"I got a good look and he was in a perfect position to follow it up," Jenkins said. "He's a great athlete. He's the best player in the country. Whether he gets the award or not, I don't care. He's by far the best player in the country. Nothing he does ever surprises me."

Jalen Brunson added 13 points for Villanova, and freshman Donte DiVincenzo had nine off the bench.

Villanova shot just 26 percent in the first half and fell behind by 11 points. The Wildcats shot 59 percent in the second half.

Really, this game was an instant replay of last year's. At least for the first 39 minutes and 50 seconds.

"Very similar," Hart said. "I think the last play, last year we did something very uncharacteristic and we learned from that. This year, we buckled down, we had our attention to detail the last couple possessions and we got stops."

Villanova, which scored a tournament-record 108 points in its 41-point win over St. John's on Thursday, made just five of 19 threes Friday and really had to scramble for every point it got.

Nothing came easy for the Wildcats.

"I'm glad we were able to be challenged like that," senior center Darryl Reynolds said. "It doesn't happen a lot, so you've got to be thankful for those challenges because they make you stronger. To pull through a game like this, it teaches you a lot about yourself and a lot about your team.

"It's just sticking together and making sure, 'Hey, let's not panic.' Are we mad that we're down? Of course. But let's not panic and lose our minds."

Villanova has been in enough big games to understand how to respond when trailing by double digits.

"We couldn't dwell on the past, we couldn't dwell on the mistakes we were making defensively, we definitely couldn't dwell on the shots we were missing," Brunson said.

"So we just thought about the next play and hopefully get better and keep fighting. As long as we're together, as long as we're fighting like that, we're going to be good. As long as we stick together."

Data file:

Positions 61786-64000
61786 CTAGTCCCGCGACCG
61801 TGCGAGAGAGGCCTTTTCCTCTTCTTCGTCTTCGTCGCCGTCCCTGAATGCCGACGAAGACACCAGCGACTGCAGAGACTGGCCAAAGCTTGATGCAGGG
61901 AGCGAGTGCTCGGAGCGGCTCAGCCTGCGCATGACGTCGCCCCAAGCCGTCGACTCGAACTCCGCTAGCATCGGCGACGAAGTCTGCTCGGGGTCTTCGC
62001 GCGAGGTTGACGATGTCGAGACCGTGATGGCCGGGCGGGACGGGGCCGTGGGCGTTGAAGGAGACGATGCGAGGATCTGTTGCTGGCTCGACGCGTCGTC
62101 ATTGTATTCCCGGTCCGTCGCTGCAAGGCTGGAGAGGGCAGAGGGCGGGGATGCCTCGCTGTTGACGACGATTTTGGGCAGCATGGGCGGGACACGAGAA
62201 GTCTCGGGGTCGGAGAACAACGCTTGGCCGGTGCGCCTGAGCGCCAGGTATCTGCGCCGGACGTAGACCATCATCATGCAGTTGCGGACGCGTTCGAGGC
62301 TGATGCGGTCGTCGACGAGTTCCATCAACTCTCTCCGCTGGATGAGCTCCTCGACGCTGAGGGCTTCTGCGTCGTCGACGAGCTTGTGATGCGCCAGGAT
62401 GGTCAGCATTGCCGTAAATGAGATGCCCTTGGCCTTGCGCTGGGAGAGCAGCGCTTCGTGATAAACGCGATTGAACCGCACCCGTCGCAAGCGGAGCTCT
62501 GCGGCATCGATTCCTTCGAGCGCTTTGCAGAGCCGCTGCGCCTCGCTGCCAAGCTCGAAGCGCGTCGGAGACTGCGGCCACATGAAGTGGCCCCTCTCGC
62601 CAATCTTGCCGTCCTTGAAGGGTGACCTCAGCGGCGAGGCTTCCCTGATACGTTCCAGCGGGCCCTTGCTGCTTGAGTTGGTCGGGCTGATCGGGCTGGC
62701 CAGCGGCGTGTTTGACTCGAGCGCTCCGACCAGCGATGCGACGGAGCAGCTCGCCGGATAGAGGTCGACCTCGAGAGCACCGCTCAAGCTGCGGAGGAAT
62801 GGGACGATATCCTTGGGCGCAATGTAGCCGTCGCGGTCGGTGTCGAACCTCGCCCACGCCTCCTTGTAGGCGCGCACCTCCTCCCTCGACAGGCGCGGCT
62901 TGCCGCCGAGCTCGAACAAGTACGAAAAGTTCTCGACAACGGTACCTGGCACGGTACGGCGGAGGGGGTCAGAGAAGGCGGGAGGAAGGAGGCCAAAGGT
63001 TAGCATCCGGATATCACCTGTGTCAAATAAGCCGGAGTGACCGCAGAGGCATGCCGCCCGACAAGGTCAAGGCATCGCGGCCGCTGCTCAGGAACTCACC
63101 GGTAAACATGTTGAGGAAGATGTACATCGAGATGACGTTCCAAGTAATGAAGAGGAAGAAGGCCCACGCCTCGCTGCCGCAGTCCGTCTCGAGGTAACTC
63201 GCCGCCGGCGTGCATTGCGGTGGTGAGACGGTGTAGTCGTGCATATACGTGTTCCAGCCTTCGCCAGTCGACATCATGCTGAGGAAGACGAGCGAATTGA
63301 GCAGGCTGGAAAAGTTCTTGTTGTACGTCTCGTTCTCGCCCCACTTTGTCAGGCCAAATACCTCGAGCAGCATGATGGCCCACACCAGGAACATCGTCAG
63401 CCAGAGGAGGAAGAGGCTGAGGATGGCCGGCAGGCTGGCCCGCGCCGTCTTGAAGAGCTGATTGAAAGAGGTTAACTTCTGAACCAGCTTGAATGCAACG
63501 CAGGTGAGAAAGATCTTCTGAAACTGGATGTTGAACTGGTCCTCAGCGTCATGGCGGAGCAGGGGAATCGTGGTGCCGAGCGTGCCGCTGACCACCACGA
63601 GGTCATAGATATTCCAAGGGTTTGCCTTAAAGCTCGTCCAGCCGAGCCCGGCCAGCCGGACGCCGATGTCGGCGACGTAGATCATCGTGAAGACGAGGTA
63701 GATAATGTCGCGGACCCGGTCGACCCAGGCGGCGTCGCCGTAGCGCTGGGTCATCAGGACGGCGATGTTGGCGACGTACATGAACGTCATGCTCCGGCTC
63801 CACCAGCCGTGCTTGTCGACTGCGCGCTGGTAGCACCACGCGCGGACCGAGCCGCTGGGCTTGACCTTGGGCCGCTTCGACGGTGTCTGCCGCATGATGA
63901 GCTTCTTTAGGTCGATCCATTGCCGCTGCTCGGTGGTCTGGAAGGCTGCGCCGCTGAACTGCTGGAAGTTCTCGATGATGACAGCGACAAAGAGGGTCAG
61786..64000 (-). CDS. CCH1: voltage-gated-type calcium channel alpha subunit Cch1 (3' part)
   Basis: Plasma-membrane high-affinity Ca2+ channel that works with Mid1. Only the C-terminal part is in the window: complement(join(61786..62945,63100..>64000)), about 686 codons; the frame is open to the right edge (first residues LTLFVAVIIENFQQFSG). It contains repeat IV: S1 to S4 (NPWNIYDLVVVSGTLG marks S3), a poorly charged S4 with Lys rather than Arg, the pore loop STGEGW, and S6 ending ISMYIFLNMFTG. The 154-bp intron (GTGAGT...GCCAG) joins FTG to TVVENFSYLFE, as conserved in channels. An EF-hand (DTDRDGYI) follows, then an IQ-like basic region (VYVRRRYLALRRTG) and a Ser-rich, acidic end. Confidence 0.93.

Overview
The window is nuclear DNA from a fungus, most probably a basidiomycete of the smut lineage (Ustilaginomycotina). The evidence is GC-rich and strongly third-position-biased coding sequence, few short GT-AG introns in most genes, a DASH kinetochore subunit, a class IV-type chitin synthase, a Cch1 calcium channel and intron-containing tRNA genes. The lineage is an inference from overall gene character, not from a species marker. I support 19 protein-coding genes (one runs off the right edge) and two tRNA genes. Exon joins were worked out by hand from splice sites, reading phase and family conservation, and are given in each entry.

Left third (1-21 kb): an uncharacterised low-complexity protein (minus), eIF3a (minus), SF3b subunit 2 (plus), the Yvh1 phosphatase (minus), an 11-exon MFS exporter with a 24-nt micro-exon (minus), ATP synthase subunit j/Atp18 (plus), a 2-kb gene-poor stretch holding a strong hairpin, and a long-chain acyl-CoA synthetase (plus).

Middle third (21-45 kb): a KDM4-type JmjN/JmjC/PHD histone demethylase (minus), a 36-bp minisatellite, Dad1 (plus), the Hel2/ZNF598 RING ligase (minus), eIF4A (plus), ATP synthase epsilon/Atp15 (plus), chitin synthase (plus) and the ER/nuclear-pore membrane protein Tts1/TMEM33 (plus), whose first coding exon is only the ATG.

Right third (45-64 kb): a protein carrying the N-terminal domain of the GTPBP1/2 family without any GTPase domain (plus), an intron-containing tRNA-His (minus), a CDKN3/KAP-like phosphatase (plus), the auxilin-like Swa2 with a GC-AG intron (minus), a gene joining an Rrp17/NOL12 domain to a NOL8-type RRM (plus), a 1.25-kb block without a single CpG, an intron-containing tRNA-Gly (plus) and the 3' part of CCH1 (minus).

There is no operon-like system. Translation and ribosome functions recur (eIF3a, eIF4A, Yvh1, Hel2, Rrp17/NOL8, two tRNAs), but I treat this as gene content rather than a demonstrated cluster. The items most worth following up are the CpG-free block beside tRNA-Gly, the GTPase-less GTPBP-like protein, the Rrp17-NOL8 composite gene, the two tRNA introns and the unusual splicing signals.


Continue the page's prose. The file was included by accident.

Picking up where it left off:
Nobody kept fighting in the face of adversity more than Hart.

"Luckily my guys picked me up," Hart said. "We got some stops at the end and luckily we were able to gut out this one. A little bit different from last year. At least the ending was different."

Villanova still sitting pretty in the AP poll

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Villanova still sitting pretty in the AP poll

Villanova is getting pretty accustomed to this whole No. 1 thing.

For the fifth time in the last six weeks, head coach Jay Wright's Wildcats are No. 1 in the AP poll, receiving 63 of 65 first-place votes this time around. This week's spot on college basketball's top perch came after a successful week that saw the 'Cats smother then-No.10 Xavier, 89-65, on Wednesday evening at the Wells Fargo Center. The Musketeers fell to No. 11 after the defeat. Villanova followed that up by holding off a feisty St. John's squad, 78-71, at Madison Square Garden on Saturday night.

The Wildcats sport this No. 1 ranking heading into their own rivalry week this week. They head to Washington, D.C. on Wednesday to battle historic Big East rival Georgetown, led by first-year head coach and Hoya great Patrick Ewing. The Hoyas are 12-5 on the season, but just 2-4 in conference play. They most recently fell to No. 19 Seton Hall this past Saturday. After that, it's on to Connecticut for an old-school Big East matchup with the Huskies. The teams last met in the second round of the 2014 NCAA Tournament, a game UConn won on its way to the national championship. Villanova, though, holds a 33-31 all-time advantage.